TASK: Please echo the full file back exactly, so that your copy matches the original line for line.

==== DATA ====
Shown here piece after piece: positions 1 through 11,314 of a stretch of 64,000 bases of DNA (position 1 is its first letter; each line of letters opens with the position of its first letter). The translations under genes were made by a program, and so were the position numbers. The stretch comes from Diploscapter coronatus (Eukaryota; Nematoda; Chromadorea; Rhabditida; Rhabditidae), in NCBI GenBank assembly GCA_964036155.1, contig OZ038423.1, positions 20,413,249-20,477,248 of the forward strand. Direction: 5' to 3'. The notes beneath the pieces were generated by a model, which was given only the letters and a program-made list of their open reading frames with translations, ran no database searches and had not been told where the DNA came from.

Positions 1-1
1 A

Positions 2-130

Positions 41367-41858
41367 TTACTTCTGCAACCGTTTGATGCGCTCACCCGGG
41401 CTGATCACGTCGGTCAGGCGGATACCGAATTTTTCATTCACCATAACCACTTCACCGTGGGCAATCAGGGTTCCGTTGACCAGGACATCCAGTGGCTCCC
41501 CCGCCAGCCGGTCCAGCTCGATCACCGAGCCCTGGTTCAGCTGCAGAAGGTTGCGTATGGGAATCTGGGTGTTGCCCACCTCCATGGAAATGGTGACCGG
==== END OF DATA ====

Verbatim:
Shown here piece after piece: positions 1 through 11,314 of a stretch of 64,000 bases of DNA (position 1 is its first letter; each line of letters opens with the position of its first letter). The translations under genes were made by a program, and so were the position numbers. The stretch comes from Diploscapter coronatus (Eukaryota; Nematoda; Chromadorea; Rhabditida; Rhabditidae), in NCBI GenBank assembly GCA_964036155.1, contig OZ038423.1, positions 20,413,249-20,477,248 of the forward strand. Direction: 5' to 3'. The notes beneath the pieces were generated by a model, which was given only the letters and a program-made list of their open reading frames with translations, ran no database searches and had not been told where the DNA came from.

Positions 1-1
1 A

Positions 2-130

Positions 41367-41858
41367 TTACTTCTGCAACCGTTTGATGCGCTCACCCGGG
41401 CTGATCACGTCGGTCAGGCGGATACCGAATTTTTCATTCACCATAACCACTTCACCGTGGGCAATCAGGGTTCCGTTGACCAGGACATCCAGTGGCTCCC
41501 CCGCCAGCCGGTCCAGCTCGATCACCGAGCCCTGGTTCAGCTGCAGAAGGTTGCGTATGGGAATCTGGGTGTTGCCCACCTCCATGGAAATGGTGACCGG